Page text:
• Thank you for this article. I am a former Weight Watcher member as well as Weight Watcher leader who put back on all the weight I had lost once I stopped attending the meetings. I bought my first Fitbit (Fitbit one) in January 2015 and carried it in my picket with a daily step goal of 5000. It was hard for me to reach that goal. I lost that Fitbit in January 2016 and within 24 hours had purchased the Charge HR and left the goal set at 10,000 steps. Since that time, I have reached the goal of 10,000 more days than not and last week raised my goal to 12,000. I have lost 15 pounds and gone down 3 pant sizes! I still log all of my food……good and bad choices…..on my fitness pal which syncs with the Fitbit app. When I go over my calorie limit, I don’t beat myself up, I just get right back on track with the next meal. I had to laugh at a news spot on tv a couple weeks back that proved wearing an activity band did not promote weight loss……Of course wearing it doesn’t,…..you have to put the tool to work!

  • It is well known fact that food is the key of our overall health whether it is our mental health or physical health. I think mental health with diet is the best way to keep our-self healthy. I have also read summer health news tips over your site which seems very interesting and easy to do. I think if anyone wants to live healthy life and want some idea to be healthy, they should visit this site.

  • I have a 15 year old daughter weighs 101 kg, dies not exercise ,diet cannot be maintained by her, has Insulin issues as well ,please advice a way out to motivate her

  • I think your mis-interpreted the study linked to in item #3 (“Biggest Loser”). What is important is that their RMR is still approx 500 kcal/day lower than predicted requirements 6 years later. This level is way below the reduced RMR caused by weight loss. Caloric reduction diets cause more problems than they solve because the body over-adapt. Intermittent-fasting diets make more sense because the body can never adapt to “starvation” conditions so the RMR doesn’t drop more than predicted. Read “The Obesity Code” by Dr. Jason Fung – he sites numerous studies of the long-term failure of calorie reduction diets and states that intermittent-fasting diets don’t cause the same drastic drops in RMR, only RMR reductions that are in-line with weight loss. 6 years ago I lost 40 pounds by calorie-reduction and had my RMR drop way below what it should have been while experiencing a resting pulse of 40-45. I intentionally slowly regained the 40 pounds and 6 months ago eliminated simple carbs and alcohol and subsequently lost 40 pounds without affecting my RMR more than predicted by weight loss. I have recently started a intermittent fasting diet so we’ll see if Dr Fung is right.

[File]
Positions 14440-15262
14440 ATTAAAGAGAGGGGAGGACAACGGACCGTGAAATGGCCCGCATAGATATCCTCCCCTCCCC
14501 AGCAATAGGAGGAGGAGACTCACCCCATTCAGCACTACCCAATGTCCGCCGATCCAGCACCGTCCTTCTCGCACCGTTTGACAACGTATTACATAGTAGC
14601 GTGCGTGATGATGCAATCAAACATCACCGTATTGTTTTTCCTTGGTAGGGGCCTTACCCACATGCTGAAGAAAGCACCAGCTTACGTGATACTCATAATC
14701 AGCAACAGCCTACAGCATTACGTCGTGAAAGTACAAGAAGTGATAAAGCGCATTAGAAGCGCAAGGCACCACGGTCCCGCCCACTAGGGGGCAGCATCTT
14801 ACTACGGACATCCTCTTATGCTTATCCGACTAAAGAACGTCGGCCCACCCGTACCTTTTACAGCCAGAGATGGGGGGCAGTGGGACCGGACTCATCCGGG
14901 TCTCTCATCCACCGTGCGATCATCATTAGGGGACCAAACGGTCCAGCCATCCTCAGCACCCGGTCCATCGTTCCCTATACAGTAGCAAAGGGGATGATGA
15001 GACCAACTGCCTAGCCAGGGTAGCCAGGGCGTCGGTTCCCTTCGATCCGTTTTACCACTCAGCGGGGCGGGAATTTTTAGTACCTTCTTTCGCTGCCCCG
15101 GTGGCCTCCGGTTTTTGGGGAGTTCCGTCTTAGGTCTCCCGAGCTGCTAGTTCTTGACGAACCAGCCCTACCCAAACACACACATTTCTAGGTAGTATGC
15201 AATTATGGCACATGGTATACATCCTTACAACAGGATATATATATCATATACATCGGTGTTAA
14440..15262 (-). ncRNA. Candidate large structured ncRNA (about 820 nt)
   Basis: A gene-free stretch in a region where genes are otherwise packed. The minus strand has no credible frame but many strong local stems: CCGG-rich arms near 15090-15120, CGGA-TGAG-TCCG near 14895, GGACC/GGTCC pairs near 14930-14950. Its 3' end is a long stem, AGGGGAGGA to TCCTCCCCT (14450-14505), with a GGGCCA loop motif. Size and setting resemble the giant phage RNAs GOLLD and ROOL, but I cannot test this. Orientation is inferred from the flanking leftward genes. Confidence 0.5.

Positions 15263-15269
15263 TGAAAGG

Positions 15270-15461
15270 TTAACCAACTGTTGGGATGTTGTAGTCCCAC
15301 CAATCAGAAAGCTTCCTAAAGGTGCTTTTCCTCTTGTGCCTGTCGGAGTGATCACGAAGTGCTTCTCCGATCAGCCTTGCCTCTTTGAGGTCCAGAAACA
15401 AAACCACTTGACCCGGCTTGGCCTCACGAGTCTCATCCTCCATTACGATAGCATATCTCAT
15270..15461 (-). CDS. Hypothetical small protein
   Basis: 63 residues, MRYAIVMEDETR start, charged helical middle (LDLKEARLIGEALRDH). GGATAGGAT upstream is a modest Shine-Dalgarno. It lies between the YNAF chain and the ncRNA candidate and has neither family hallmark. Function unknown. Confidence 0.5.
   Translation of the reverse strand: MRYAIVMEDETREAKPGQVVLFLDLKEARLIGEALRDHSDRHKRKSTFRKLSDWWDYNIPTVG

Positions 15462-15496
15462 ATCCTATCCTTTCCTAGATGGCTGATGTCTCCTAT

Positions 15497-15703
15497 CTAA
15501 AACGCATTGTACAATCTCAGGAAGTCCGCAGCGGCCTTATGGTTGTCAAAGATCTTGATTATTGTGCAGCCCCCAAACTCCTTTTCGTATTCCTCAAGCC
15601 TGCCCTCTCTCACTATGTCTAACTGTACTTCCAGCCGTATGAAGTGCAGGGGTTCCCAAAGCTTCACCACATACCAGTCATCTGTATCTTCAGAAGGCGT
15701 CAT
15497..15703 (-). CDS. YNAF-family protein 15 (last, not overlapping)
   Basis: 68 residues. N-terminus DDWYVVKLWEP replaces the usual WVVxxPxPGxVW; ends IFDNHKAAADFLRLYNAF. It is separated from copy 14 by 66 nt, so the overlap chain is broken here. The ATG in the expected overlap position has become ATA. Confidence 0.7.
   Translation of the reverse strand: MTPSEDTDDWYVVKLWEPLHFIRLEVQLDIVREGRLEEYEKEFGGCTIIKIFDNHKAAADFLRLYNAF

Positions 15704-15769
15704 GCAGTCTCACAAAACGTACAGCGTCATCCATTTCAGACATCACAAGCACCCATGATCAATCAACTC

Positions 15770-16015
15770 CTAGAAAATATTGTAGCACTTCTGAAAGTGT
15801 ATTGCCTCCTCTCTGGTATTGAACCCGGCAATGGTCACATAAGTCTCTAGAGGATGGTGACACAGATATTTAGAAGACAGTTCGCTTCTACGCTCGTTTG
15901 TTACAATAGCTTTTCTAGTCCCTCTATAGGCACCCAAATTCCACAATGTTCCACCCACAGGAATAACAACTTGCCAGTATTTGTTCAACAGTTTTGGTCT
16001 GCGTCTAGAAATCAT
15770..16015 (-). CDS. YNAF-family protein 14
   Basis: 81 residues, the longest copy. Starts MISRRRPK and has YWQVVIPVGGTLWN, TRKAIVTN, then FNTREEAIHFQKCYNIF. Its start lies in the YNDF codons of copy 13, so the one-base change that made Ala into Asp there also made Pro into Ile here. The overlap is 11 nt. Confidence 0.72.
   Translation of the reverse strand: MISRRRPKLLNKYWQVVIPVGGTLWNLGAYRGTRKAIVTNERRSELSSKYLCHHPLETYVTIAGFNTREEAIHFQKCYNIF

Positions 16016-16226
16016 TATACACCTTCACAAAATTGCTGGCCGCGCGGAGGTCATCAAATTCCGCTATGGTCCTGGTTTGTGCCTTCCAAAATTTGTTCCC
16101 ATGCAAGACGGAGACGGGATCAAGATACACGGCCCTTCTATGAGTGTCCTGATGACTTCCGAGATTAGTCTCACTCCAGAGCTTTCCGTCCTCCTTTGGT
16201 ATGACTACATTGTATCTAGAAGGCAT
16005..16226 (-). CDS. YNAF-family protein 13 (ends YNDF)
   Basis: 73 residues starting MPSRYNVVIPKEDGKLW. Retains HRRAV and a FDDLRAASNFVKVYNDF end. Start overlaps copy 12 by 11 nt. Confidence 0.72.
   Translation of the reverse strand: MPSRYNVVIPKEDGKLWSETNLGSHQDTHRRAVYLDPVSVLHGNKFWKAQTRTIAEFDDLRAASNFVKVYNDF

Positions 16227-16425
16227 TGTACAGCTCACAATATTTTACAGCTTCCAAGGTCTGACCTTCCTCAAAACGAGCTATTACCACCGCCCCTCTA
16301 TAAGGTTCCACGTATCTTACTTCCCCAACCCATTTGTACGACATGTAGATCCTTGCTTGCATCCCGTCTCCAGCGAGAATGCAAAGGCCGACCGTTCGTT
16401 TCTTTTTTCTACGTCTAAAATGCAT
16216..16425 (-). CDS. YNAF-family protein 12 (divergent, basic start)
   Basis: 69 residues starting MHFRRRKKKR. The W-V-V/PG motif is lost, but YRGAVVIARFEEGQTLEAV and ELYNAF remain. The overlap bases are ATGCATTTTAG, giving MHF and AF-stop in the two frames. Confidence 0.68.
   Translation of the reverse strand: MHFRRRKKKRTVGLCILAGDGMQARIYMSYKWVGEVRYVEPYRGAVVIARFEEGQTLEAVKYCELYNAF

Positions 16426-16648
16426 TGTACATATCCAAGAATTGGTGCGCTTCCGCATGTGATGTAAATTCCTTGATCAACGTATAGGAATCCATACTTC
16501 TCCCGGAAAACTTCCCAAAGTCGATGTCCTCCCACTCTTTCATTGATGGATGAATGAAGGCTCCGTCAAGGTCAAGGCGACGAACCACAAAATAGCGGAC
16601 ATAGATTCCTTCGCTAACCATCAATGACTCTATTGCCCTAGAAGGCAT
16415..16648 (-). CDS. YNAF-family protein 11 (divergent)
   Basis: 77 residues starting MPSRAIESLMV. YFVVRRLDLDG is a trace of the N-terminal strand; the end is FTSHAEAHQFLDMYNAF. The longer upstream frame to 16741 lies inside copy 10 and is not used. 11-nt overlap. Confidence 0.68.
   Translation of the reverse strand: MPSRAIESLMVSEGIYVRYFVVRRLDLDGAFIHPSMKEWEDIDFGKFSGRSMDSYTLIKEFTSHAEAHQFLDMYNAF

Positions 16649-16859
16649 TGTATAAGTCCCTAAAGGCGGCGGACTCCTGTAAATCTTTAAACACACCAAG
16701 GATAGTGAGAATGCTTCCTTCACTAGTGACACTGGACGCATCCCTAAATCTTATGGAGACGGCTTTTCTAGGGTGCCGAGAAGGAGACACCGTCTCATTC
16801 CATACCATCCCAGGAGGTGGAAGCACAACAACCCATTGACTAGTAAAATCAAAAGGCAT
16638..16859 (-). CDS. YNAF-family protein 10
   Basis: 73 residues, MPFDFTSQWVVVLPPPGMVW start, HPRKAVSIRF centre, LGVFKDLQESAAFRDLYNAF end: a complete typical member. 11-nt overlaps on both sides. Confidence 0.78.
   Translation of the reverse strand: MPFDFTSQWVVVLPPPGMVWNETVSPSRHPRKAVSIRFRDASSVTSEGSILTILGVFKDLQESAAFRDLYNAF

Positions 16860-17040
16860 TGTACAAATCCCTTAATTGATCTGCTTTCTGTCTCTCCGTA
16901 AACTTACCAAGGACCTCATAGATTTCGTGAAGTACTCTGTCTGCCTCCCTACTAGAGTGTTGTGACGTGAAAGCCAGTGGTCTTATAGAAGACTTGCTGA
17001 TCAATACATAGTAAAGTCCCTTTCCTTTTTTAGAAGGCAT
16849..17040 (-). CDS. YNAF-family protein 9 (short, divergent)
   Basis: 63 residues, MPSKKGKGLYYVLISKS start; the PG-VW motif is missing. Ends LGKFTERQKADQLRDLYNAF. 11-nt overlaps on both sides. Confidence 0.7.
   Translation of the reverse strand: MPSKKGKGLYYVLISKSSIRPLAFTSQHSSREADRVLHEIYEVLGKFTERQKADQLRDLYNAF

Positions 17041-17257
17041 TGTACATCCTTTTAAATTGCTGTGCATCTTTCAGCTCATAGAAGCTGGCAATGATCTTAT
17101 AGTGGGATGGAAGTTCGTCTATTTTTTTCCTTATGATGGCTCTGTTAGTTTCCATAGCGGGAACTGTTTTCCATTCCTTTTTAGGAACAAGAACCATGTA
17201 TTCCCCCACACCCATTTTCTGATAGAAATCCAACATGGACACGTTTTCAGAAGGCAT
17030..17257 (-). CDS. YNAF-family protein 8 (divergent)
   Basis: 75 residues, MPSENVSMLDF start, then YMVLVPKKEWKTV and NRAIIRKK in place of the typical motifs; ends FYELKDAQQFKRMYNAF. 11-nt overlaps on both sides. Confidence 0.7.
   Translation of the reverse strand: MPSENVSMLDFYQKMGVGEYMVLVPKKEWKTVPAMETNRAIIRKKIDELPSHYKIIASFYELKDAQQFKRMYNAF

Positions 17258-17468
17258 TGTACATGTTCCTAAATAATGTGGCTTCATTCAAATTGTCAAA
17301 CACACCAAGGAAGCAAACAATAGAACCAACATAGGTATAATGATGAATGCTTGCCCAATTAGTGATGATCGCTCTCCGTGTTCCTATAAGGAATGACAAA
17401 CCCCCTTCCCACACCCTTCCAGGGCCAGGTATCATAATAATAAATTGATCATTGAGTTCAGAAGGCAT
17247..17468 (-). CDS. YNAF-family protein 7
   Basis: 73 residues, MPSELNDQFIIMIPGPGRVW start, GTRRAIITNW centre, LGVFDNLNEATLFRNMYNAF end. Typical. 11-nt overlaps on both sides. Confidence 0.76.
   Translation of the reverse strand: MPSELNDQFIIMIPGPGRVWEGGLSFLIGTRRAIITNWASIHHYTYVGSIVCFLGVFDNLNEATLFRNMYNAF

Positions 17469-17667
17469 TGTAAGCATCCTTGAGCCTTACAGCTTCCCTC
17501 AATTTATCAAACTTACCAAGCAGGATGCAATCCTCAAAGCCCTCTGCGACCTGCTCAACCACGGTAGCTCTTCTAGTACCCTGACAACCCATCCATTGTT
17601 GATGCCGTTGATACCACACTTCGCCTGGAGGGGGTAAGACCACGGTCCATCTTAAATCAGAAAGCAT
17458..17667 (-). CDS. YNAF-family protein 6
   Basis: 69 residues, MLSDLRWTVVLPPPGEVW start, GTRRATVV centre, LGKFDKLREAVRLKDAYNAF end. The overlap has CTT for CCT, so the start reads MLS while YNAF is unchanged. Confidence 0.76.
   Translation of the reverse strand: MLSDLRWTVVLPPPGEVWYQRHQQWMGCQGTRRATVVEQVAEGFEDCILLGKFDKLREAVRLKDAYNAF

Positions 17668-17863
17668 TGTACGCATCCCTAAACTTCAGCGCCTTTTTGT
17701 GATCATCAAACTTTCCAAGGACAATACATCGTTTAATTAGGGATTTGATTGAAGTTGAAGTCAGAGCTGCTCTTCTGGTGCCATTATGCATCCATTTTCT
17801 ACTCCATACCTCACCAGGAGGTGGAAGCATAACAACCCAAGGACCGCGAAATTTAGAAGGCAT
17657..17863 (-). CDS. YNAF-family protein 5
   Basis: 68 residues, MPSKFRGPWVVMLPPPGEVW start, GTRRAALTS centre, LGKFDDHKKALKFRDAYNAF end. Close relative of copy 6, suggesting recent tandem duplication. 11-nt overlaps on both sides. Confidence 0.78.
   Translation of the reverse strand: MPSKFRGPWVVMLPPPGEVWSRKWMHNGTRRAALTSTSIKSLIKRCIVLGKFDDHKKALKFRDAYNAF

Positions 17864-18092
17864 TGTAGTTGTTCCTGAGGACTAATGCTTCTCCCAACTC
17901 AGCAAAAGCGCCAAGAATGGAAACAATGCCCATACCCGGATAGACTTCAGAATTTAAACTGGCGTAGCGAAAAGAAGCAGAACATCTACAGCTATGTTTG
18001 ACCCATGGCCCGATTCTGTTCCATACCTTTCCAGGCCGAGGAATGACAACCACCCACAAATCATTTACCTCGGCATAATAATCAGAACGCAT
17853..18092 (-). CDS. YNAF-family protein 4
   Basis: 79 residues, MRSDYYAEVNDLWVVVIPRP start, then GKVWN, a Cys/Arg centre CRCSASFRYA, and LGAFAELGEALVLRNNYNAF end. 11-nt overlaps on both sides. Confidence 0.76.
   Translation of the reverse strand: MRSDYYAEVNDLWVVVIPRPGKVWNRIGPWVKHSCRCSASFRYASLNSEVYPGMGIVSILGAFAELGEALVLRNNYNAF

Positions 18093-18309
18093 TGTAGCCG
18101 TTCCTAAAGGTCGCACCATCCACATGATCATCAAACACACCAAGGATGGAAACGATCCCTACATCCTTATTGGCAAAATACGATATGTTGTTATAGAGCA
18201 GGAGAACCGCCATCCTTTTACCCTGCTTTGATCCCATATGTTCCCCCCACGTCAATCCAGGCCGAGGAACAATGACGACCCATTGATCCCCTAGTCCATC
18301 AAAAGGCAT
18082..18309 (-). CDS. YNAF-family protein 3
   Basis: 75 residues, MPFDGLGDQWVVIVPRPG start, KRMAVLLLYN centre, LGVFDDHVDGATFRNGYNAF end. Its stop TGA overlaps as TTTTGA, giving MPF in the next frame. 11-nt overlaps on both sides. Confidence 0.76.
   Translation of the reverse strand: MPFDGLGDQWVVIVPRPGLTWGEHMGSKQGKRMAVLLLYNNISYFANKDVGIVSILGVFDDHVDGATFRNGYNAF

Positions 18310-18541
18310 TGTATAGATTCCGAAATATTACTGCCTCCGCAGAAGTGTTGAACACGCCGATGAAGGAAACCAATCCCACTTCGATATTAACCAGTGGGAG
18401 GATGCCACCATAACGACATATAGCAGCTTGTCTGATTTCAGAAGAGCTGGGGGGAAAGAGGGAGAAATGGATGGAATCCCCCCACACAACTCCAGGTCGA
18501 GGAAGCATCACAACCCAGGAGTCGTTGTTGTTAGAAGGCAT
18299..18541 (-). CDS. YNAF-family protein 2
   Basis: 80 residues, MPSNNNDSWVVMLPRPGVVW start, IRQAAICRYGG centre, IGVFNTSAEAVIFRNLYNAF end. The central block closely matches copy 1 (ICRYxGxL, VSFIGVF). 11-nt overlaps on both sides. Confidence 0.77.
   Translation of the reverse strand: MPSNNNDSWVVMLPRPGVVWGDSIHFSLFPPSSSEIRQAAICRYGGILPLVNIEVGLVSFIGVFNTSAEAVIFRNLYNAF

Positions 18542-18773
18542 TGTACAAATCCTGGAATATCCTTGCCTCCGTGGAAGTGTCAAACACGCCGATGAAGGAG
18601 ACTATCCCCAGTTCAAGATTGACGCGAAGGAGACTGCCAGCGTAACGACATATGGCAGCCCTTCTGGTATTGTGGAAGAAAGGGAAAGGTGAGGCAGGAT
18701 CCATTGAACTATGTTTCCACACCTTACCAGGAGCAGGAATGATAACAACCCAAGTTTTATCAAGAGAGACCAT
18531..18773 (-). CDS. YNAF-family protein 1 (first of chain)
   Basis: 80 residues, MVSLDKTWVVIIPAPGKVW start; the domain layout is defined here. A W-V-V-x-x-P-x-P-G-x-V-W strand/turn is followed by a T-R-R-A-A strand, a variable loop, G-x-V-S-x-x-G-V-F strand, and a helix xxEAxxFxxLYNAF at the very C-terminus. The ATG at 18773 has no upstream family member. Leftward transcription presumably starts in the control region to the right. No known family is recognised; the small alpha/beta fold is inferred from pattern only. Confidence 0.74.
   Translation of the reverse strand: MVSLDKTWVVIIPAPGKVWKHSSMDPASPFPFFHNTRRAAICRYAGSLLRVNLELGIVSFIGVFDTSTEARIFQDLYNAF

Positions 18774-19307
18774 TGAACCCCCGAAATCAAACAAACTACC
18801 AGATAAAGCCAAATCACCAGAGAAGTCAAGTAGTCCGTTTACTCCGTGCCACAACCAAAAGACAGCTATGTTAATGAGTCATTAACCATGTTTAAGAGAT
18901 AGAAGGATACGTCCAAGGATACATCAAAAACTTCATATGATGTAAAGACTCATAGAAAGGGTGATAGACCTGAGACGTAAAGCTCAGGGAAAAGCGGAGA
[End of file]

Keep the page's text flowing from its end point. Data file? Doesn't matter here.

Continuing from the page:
• I’ve been really good on dropping my sodas but still no weight loss but I can see a difference in my belly core size ,not eating enough through the day due to fear of aging an not loosing which is not good either .

  • I have lost 57 lbs since august but i need to lose 50 more i am following the southbeach diet . my weight loss seems to have stopped what can i do

If you have questions about a Fitbit tracker, product availability, or the status of your order, contact our Support Team or search the Fitbit Community for answers.

Please note: Comments are moderated and may not appear immediately after submission.

Leave a Reply

Your email address will not be published. Required fields are marked *